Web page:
Smart City research aims to make lives safer, more efficient
He started with a real-time bus application aimed at making that mode of travel so easy and rewarding, Nashvillians could hardly resist it. Now Abhishek Dubey, assistant professor of computer science and computer engineering, and his team are expanding into apps for a host of other uses that create Smart Cities, aimed at making our lives safer and more efficient.
“Smart systems are those that improve and evolve as more and more data comes in,” Dubey said. “These systems aren’t just deployed; they have to interact with humans. They are right in front of us, not running on a single computer but distributed on our smartphones, the traffic lights, in parking garages. There are millions and millions of processes and sensors.
“My vision is to create an ecosystem where you don’t have to manage them, because they are managing themselves.”
The Vanderbilt Initiative for Smart-City Operations Research (VISOR) is a recently funded Vanderbilt Trans-Institutional Program that provides an umbrella for a number of Smart City projects. Those include Dubey’s collaboration with Gautam Biswas, professor of computer science, computer engineering and engineering management, and Yevgeniy Vorobeychik, assistant professor of computer science and computer engineering, on a safety analytics project with the Metro Nashville Fire Department.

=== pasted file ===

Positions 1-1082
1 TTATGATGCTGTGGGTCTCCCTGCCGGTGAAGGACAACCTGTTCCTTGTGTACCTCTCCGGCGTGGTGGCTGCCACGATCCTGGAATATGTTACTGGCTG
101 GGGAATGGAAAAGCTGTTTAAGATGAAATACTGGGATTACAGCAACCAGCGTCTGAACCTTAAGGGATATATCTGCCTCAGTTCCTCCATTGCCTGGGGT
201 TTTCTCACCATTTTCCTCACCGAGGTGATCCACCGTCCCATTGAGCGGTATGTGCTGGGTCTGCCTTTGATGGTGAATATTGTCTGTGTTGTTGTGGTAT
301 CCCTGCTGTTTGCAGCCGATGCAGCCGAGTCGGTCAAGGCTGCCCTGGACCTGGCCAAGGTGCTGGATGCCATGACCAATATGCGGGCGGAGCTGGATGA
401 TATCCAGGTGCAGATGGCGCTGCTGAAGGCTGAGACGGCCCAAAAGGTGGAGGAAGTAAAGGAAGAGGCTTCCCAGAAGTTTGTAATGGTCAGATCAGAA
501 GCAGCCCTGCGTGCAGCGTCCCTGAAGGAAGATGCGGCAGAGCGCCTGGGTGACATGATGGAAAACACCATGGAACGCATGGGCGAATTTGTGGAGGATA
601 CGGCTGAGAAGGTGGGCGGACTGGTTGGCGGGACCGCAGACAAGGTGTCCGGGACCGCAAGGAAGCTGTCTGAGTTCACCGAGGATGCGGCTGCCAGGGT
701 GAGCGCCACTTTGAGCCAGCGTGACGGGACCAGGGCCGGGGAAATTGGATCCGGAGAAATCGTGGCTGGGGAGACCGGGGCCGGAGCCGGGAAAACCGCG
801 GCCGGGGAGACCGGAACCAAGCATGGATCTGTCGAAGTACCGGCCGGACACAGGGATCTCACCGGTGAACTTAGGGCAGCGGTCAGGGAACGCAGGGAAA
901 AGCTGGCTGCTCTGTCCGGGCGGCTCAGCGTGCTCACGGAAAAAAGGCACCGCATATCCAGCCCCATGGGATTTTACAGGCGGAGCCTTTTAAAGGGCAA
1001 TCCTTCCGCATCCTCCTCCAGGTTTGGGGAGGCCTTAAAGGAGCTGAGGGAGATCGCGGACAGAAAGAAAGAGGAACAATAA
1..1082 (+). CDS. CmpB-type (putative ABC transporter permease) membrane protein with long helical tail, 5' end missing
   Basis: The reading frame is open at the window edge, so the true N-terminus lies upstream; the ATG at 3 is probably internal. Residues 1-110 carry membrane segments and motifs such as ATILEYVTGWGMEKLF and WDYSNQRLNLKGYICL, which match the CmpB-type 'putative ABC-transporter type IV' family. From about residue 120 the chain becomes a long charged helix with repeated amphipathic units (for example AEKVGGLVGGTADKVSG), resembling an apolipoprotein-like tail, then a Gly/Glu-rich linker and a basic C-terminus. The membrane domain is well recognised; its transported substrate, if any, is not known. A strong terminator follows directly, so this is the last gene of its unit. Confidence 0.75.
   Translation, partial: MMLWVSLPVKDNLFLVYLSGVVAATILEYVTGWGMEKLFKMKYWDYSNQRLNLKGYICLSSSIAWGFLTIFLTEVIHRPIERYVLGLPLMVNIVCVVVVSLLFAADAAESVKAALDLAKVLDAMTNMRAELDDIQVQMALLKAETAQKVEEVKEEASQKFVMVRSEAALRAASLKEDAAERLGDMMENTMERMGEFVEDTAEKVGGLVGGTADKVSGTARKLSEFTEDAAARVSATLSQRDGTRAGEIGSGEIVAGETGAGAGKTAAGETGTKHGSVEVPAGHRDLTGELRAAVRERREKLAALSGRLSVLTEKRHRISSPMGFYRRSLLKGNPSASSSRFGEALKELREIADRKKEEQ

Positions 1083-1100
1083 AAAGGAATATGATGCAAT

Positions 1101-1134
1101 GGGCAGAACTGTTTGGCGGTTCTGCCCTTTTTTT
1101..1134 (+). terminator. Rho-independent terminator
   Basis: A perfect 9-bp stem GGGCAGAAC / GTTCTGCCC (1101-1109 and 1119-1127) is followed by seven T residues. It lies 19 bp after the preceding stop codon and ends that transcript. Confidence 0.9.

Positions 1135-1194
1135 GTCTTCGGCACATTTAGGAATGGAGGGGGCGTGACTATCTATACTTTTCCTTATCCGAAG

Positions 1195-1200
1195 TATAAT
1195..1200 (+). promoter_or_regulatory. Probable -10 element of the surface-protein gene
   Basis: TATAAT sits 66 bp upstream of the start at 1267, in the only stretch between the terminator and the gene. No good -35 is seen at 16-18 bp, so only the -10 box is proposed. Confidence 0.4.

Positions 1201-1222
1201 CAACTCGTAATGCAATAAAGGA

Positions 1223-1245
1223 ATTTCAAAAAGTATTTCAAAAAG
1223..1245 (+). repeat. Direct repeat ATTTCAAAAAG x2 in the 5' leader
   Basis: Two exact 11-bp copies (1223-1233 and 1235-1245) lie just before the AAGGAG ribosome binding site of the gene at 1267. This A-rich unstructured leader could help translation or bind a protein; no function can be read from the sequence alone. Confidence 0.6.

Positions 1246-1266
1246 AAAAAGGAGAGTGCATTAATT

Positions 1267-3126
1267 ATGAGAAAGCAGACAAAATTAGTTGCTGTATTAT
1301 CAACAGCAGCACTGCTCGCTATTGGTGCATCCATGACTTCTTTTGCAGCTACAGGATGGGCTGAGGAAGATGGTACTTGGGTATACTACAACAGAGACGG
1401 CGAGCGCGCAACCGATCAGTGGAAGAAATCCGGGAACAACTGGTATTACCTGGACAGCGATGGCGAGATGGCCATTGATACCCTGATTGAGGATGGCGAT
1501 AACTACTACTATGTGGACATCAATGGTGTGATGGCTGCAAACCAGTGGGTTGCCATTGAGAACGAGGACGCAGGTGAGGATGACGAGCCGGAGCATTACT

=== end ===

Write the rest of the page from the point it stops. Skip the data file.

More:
The team is using fire department data on motor vehicle accidents and other emergency incidents to study various clustering algorithms. They want to create a model that predicts the likelihood of an incident in a certain neighborhood and, after identifying hot spots, creates a dispatch algorithm that ensures resources are in the right places.
Dubey also is leading a team building a next-generation, self-managing computation platform called CHARIOT for Smart Cities. It enables designers to build modular and adaptive applications that allow apps to plug in another component automatically if the first component fails.
For instance, if a parking app is supposed to tell drivers how many spots are left in a lot, but the monitoring camera fails because of rain, the app will automatically search for a different mechanism and switch to it for the information.
Finally, the busy researcher is on a team headed by Gabor Karsai, associate director of Vanderbilt’s Institute for Software Integrated Systems, that earned a $3.5 million award from the Department of Energy’s Advanced Research Projects Agency Energy. They’re creating software to control the Smart Grid a power system that is more efficient, sustainable and reliable than America’s current electrical power delivery.
Top Photo: Assistant Professor of Computer Science and Computer Engineering Abhishek Dubey and his team are developing more apps like their Music City Transit Tracker to create Smart Cities that make lives safer and more efficient.